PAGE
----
What to Know About the Power of Solar RRFB Systems
How much do you know about the power of solar RRFB systems?
In today’s blog, the team here at Availed Technologies outline common FAQs surrounding solar-powered RRFB systems: namely what the common array-to-load (ALR) variables are and what to keep in mind when maximizing power consumption.
Firstly, What Makes the ALR so Crucial?
The fundamentals for ensuring that the power of solar RRFB systems will be reliable year-round hinge on having a system where, on a daily basis, the power generated is greater than the power consumed. In the solar field this is known as the array-to-load ratio, or ALR.
Many of the variables for determining the ALR are intuitive, while others are less so. The following variables are considered the most common:
Time of Year, Latitude, and Historical Weather
A given system will have a much greater ALR installed in the sun-belt than in the Pacific Northwest. Time of year, latitude, and historical weather are all variables that are captured in solar insolation data available from NREL (the National Renewable Energy Laboratory.)
Industry best practices are to ensure the ALR of a system is a minimum of 1.2:1. To calculate this, the solar insolation value (measured as equivalent sun hours) for the month that has the lowest solar insolation for the year (typically December) is used.
Trees and Buildings
One often overlooked variable is shading from trees and buildings. Google’s Street View provides an excellent tool for determining the shade derating of a particular location, and it is important that this is factored into the calculation.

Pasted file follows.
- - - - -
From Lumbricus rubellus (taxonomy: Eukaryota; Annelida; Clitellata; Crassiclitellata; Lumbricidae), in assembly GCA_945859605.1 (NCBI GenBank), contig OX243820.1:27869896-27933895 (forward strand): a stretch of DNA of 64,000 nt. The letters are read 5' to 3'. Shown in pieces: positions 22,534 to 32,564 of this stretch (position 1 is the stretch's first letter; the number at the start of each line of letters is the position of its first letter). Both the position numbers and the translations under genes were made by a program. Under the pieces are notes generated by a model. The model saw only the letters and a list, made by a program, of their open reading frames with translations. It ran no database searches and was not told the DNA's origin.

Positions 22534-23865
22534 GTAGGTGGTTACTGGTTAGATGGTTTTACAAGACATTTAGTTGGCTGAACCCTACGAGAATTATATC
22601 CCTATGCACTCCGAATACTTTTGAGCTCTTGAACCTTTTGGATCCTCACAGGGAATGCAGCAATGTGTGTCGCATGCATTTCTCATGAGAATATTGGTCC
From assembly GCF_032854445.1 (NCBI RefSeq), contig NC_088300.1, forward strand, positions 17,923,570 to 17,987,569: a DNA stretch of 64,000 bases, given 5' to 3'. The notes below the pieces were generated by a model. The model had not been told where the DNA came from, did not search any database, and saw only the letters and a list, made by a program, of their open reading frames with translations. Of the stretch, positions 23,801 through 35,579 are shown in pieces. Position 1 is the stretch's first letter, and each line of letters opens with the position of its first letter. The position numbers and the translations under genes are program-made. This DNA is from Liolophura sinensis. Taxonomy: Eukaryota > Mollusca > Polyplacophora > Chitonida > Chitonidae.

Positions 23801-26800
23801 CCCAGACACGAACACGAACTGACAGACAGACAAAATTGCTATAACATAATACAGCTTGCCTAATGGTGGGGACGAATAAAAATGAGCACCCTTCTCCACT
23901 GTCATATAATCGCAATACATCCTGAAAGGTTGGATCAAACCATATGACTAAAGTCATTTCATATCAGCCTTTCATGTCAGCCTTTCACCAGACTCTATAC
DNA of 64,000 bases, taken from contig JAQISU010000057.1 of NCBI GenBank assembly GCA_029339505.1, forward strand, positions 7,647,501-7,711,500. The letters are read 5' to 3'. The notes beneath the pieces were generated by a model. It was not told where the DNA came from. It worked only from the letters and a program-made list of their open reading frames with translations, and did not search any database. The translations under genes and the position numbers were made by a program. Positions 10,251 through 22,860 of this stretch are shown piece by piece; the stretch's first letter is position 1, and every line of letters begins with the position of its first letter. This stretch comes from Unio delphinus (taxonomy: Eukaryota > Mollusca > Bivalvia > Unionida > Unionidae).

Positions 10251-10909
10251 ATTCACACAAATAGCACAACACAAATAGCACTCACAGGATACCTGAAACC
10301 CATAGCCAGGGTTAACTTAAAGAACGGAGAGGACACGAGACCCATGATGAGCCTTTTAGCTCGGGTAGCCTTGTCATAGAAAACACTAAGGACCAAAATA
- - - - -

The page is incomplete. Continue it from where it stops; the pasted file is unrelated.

Why? Because more shade, of course, equals less daily power!
Also frequently overlooked are the ‘under-the-hood’ variables of solar RRFB systems themselves.
On the power generation side of the equation, this involves the solar panel and charging system that work together to deliver power to the batteries. Monocrystalline solar panels provide greater efficiency over polycrystalline solar panels; this difference is greatest during marginal charging conditions where, for an RRFB application, this is often when charging is most critical.
Similarly, Maximum Power Point Tracking (MPPT) charge controller technology provides greater efficiency over PWM (Pulse Width Modulation, particularly during lower light conditions where power generation can be so crucial.
The variables discussed so far are on the power generation side of the equation. On the power consumption side there are often very significant differences between different manufacturers’ systems and the technologies that are used.
Solar RRFB System Power Consumption
Before outlining the power consumption variables of solar RRFB systems, it should be noted that there are some inherent ‘buffers’ that make RRFBs particularly well-suited for solar power.
During the winter months where solar insolation is at its lowest, there is typically lower pedestrian activity… particularly during inclement weather. In addition, with shorter daylight hours comes more activations occurring in darkness when the system runs at a lower intensity, as dimming is required by the MUTCD for RRFBs and works to mitigate the disability glare that occurs if the light intensity is too bright.
Now, onto key solar RRFB system power consumption variables:
LED efficiency is a key variable in power consumption of an RRFB system. LEDs have been described as the ‘enabling technology’ for solar traffic devices and the gains seen throughout the years have been a game changer.